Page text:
- What’s an RESP?
A Registered Education Savings Plan (RESP) is a tax-sheltered plan you can use to save for a child’s education. It lets you enjoy tax-sheltered investment growth, plus you’ll also be eligible for government grants — so it can make a big difference over time!
- Who is the beneficiary and who is the subscriber?
Good question! The beneficiary is the person who the RESP is set up for (the one who will be going to school), and the subscriber is the person who sets up the RESP and starts making contributions to it.
- What are the benefits of an RESP?
The biggest benefits of an RESP are tax-sheltered investment growth and government grants. You don’t pay any tax on money your investment earns while it stays in the plan, and when money comes out of an RESP it’s taxed at the beneficiary’s tax rate, which will probably be quite low. The federal government may also top up your annual contribution, up to $500 a year or more, through the Canada Education Savings Grant (CESG). You may also be eligible for the Canada Learning Bond (CLB), and additional provincial grants if you live in Quebec or British Columbia.
- What’s the age limit of an RESP beneficiary?
If you have a family plan, you can contribute up until the beneficiary turns 31. For individual plans, contributions can be made up to 31 years from when the plan was started, regardless of the beneficiary’s age.
- Does the beneficiary have to be my child?
No, you can set up an Individual Plan for just about anyone — they don’t have to be related to you. But, if you set up a family plan, all the beneficiaries must be related to you by blood or adoption.
- Can CESG grants be carried forward?
Yes. You can carry CESG grants forward for one year, to a maximum of $1,000 per year.
- What’s the difference between the Basic and Additional CESG?
The Basic CESG amount is 20% of the first $2,500 that you contribute to the plan in a year, i.e.or $500. The Additional CESG is a supplement available to children of lower and middle -income families, which can be up to $100 a year.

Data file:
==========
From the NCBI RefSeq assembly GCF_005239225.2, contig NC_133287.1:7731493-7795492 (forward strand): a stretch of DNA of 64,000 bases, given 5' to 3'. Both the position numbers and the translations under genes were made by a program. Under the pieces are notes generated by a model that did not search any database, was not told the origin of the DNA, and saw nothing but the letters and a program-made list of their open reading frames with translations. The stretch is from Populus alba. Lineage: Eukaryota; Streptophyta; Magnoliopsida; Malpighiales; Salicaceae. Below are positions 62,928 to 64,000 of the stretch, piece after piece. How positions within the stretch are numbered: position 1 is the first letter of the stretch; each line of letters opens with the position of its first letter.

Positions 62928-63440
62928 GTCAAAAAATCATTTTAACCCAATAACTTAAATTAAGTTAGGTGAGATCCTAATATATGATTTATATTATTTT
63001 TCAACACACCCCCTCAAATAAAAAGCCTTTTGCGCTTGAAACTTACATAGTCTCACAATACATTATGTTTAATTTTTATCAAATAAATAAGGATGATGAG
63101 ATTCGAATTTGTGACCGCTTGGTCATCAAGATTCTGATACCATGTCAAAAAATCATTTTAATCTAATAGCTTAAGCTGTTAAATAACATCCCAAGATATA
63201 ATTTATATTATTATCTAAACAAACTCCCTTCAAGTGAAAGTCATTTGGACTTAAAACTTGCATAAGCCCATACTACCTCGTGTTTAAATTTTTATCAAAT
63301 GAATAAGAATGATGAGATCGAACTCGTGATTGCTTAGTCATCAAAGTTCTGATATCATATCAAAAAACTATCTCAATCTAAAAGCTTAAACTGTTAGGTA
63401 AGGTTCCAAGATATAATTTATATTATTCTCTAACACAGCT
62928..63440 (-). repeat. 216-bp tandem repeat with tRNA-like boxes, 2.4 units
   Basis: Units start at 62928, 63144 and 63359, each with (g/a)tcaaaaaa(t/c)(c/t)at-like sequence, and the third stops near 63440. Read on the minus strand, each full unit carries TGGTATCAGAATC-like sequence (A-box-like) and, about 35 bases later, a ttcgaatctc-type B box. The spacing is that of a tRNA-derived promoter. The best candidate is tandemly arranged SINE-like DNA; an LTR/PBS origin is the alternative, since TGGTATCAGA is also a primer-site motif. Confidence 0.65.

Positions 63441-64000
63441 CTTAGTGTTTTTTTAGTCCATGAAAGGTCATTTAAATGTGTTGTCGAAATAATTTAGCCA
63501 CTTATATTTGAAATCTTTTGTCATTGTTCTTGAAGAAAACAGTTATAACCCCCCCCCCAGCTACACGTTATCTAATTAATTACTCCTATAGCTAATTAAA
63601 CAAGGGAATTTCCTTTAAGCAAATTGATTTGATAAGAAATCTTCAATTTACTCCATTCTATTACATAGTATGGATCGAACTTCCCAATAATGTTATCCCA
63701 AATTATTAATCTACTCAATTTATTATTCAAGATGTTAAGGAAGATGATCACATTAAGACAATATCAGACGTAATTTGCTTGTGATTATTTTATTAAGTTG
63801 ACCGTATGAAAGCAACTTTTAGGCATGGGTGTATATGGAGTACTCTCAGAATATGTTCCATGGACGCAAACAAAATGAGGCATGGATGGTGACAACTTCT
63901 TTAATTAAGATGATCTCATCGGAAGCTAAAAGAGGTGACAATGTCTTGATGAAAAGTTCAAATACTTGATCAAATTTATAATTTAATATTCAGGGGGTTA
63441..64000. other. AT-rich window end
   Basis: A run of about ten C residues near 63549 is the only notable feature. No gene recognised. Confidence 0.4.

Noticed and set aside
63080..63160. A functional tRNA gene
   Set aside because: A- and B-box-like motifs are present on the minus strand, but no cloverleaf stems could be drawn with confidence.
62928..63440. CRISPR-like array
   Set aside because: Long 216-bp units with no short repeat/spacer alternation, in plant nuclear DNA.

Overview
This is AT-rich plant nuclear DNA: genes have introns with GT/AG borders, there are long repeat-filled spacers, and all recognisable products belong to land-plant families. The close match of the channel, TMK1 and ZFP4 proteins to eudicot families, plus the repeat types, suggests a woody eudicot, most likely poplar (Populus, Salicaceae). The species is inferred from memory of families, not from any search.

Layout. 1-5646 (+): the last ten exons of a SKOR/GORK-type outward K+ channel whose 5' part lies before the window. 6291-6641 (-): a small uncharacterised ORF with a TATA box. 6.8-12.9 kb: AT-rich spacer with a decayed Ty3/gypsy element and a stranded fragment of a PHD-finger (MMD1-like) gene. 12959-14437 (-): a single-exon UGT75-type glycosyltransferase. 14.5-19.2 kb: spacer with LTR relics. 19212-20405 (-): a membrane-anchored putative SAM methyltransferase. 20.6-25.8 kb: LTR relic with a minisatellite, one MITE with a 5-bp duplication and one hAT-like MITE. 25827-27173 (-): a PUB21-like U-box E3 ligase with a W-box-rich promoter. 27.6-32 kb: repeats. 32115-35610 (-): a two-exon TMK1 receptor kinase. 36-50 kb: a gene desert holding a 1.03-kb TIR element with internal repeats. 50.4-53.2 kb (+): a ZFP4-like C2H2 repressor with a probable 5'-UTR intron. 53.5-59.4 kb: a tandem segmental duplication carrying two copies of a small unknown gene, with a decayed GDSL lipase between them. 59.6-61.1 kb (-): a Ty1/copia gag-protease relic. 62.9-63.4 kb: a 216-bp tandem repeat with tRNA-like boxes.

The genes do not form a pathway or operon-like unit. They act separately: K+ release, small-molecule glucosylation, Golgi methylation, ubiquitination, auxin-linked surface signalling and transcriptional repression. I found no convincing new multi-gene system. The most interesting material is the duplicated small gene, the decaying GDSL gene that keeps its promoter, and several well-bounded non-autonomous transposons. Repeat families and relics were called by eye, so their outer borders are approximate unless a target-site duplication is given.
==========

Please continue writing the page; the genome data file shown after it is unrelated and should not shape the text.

- What’s a Canada Learning Bond?
The Canada Learning Bond (CLB) is a contribution the government makes to RESPs for children from lower and middle-income families. Unlike CESG grants, eligibility for the CLB isn’t tied to individual contribution amounts. In fact, a child can get the CLB even if no other contributions have been made to the plan.
- What’s the maximum RESP contribution?
Good news — there’s no annual limit to RESP contributions. The lifetime contribution limit for any one beneficiary is $50,000. CESG grants, CLBs and payments from provincial programs don’t count toward this limit.
- How much does the government contribute to an RESP?
Government contributions can make a big difference to your RESP. The maximum annual CESG contribution is $500 (basic), or $600 (basic plus additional) for lower and middle-income families. The most a beneficiary can qualify for in their lifetime is $7,200. CLB contributions may be as much as $500 for the first year and $100 for each following year until the child turns 15, to a maximum of $2,000. Additional provincial grants may be available in Quebec and British Columbia.
- Is RESP income taxable?
Not until it’s taken out. Investment earnings grow tax-sheltered in the RESP. Then when it’s withdrawn by the student, it’s taxed based on their income, which usually means the tax rate is quite low.
- Are RESP contributions tax-deductible?
Unfortunately, no — unlike an RRSP, RESP contributions are not tax-deductible.
- How do I open an RESP?
To open an RESP, visit your local BMO Bank of Montreal branch, or book an appointment online
. When you come in, be sure to bring your Social Insurance Number, the Social Insurance Number of the child or beneficiary, a piece of government I.D. and your banking information. A BMO investment professional will be happy to take you through the process and answer all your questions.
- Who can be the beneficiary of an RESP?
Any resident of Canada with a Social Insurance Number can be the beneficiary of an RESP. Individual plans have no age restrictions, and the beneficiary doesn’t have to be related to you. You can even open an RESP for yourself If you have (or plan to have) more than one child, you can open a family plan. All beneficiaries of a family plan must be related to you, though.
- What if the beneficiary doesn’t end up going to school?
If the beneficiary of an RESP doesn’t end up going to school, the best option would be to transfer the RESP to another beneficiary. Lifetime limits on grants for an individual would still apply though, so any excess would have to be returned to the government.
If there are no other eligible beneficiaries, and the plan is collapsed, all grant money must be repaid. Your original contributions can be withdrawn without taxation or penalties, but any earned income will be taxed and subject to an additional 20% penalty. You can also transfer up to $50,000 from an RESP into an RRSP if you have contribution room available.